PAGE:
This opinion will be unpublished and
may not be cited except as provided by
Minn. Stat. 480A.08, subd. 3 (1996).


State of Minnesota,


Dennis George Johnson,

Filed July 28, 1998
Affirmed as modified
Shumaker, Judge

Ramsey County District Court
File No. K8-96-1956

John M. Stuart, Minnesota State Public Defender, Ann McCaughan, Assistant State Public Defender, 2829 University Avenue Southeast, Suite 600, Minneapolis, MN 55414-3230 (for appellant)

Hubert H. Humphrey, III, Attorney General, Suite 1400, NCL Tower, 445 Minnesota Street, St. Paul, MN 55101 and

Susan Gaertner, Ramsey County Attorney, Darrell C. Hill, Assistant Ramsey County Attorney, 50 West Kellogg Blvd., Suite 315, St. Paul, MN 55102 (for respondent)

Considered and decided by Amundson, Presiding Judge, Peterson, Judge, and Shumaker, Judge

U N P U B L I S H E D   O P I N I O N


A jury found appellant Dennis George Johnson guilty of criminal sexual conduct in the second degree, and the judge committed him to the custody of the commissioner of corrections for 72 months rather than the presumptive 48 months. He appeals his conviction and sentence. We affirm as modified.


Appellant and Lori Baugart (Baugart) divorced in 1992. The two oldest children, twelve-year-old K.J. and eleven-year-old A.J., lived with appellant, and R.J., the youngest child, lived with Baugart. During a weekend visitation with her mother in April 1996, K.J. told her mother that she did not want to go back to appellant's house because she did not like him touching her. After an investigation, appellant was charged with criminal sexual conduct.

K.J. testified at trial that appellant began sexually touching her a couple of weeks after her tenth birthday in March 1995, and continued for over a year until she reported the conduct to her mother and grandmother. She testified that appellant touched her in his bedroom "every day" when A.J. was visiting their mother, and K.J. and appellant were alone. She stated that appellant would sometimes come into her bedroom at night and carry her into his own bedroom. Then he would lie on the bed with his leg draped over her. K.J. testified that appellant tickled her and touched the clothing over her "potty" and her "boobies," and that sometimes he stuck out his tongue when he kissed her. K.J. testified that appellant also improperly touched her while they were wrestling, or as she sat in the front seat of the car while appellant was driving. K.J. testified that appellant sometimes came into the bathroom and watched her as she showered.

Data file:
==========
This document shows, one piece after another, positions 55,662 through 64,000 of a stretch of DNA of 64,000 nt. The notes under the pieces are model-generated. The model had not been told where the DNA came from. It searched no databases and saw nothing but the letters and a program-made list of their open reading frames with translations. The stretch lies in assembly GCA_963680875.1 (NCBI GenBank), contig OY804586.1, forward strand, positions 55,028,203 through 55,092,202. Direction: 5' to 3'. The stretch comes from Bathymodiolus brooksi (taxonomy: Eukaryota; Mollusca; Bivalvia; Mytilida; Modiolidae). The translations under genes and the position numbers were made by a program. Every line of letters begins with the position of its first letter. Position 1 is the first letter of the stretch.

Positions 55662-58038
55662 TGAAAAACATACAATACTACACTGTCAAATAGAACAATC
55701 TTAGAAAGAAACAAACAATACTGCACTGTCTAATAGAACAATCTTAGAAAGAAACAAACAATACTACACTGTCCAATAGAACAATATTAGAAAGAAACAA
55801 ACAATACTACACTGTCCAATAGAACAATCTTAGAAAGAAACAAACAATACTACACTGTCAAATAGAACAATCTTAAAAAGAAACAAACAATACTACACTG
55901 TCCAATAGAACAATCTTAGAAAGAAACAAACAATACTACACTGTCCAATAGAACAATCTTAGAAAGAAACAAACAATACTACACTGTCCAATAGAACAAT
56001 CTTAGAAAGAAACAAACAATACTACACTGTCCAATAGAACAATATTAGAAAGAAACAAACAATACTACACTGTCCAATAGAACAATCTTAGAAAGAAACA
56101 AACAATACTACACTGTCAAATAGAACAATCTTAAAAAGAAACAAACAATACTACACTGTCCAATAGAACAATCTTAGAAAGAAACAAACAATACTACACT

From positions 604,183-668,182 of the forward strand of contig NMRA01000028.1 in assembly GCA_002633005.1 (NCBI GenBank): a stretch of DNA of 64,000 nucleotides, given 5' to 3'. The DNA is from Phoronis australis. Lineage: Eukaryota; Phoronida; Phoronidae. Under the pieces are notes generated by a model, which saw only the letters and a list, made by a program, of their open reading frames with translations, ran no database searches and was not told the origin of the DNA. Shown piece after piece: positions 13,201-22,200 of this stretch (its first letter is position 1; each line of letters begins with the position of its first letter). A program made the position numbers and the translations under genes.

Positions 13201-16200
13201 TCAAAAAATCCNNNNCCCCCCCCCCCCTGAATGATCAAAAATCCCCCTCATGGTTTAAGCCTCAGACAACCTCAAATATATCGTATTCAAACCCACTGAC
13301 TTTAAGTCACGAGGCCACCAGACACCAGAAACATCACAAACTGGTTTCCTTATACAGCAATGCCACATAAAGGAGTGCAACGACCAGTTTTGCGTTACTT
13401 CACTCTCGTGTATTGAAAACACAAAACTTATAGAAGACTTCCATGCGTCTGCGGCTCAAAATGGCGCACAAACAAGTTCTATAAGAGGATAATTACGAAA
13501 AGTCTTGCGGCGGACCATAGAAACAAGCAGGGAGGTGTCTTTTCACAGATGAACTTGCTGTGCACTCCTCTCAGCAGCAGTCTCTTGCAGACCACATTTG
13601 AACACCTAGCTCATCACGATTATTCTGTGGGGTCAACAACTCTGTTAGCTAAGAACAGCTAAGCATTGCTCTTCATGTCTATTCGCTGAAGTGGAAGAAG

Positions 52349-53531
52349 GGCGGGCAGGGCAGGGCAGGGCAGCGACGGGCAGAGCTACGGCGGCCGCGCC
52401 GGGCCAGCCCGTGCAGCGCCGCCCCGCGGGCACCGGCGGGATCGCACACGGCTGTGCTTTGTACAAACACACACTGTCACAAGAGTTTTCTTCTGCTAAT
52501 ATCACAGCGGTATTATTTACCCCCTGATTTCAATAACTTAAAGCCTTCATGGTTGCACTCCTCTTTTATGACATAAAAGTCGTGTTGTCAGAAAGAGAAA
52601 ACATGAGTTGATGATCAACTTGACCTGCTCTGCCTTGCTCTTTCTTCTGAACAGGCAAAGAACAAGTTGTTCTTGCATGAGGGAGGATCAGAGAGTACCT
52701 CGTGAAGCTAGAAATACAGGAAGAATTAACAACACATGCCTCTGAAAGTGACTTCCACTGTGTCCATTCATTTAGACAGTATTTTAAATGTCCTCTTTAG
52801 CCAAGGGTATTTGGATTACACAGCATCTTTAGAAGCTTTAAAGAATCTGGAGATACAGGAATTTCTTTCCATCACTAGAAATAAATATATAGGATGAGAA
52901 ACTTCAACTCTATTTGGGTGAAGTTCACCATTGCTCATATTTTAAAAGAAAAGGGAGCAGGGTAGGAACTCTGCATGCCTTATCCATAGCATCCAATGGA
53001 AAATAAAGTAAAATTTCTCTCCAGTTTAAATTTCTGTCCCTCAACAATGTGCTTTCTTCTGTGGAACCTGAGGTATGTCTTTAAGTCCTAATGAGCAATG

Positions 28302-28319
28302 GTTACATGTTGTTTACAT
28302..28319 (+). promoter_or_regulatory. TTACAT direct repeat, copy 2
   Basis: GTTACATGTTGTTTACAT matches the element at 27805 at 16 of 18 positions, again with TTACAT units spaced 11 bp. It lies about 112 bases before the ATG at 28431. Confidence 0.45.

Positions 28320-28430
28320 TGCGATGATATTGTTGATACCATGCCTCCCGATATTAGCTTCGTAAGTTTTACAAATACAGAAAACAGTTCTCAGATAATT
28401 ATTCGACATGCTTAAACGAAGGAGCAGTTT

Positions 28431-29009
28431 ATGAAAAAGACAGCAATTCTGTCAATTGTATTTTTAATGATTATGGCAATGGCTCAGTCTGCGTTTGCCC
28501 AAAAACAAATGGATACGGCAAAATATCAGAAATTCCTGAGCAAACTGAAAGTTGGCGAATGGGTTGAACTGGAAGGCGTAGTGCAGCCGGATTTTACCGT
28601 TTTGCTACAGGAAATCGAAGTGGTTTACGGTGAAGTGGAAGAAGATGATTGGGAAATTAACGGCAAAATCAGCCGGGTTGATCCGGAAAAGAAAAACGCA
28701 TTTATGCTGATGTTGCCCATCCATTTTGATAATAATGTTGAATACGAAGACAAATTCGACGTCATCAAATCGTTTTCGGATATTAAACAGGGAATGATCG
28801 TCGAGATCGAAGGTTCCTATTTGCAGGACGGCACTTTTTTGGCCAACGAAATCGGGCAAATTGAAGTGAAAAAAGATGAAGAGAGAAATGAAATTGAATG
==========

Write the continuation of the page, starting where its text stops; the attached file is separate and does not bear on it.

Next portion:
At trial, appellant introduced evidence of his good character and his good conduct as a parent. During the trial, a videotape of K.J.'s interview and examination at Midwest Children's Resource Center was played. In the videotaped interview, K.J. reported that appellant had magazines of naked ladies, a video of a naked person in a bathtub, and a toy which performs a sexually explicit act. Earlier the trial court had ruled that evidence of pornographic material in appellant's house was inadmissible.

The prosecutor, in her closing arguments, remarked on appellant's so-called "dad-of-the-year" theme telling the jury "even assuming that the defendant is the father of the year, " he "isn't credible, he isn't believable. He has too much at stake and the most incentive to lie."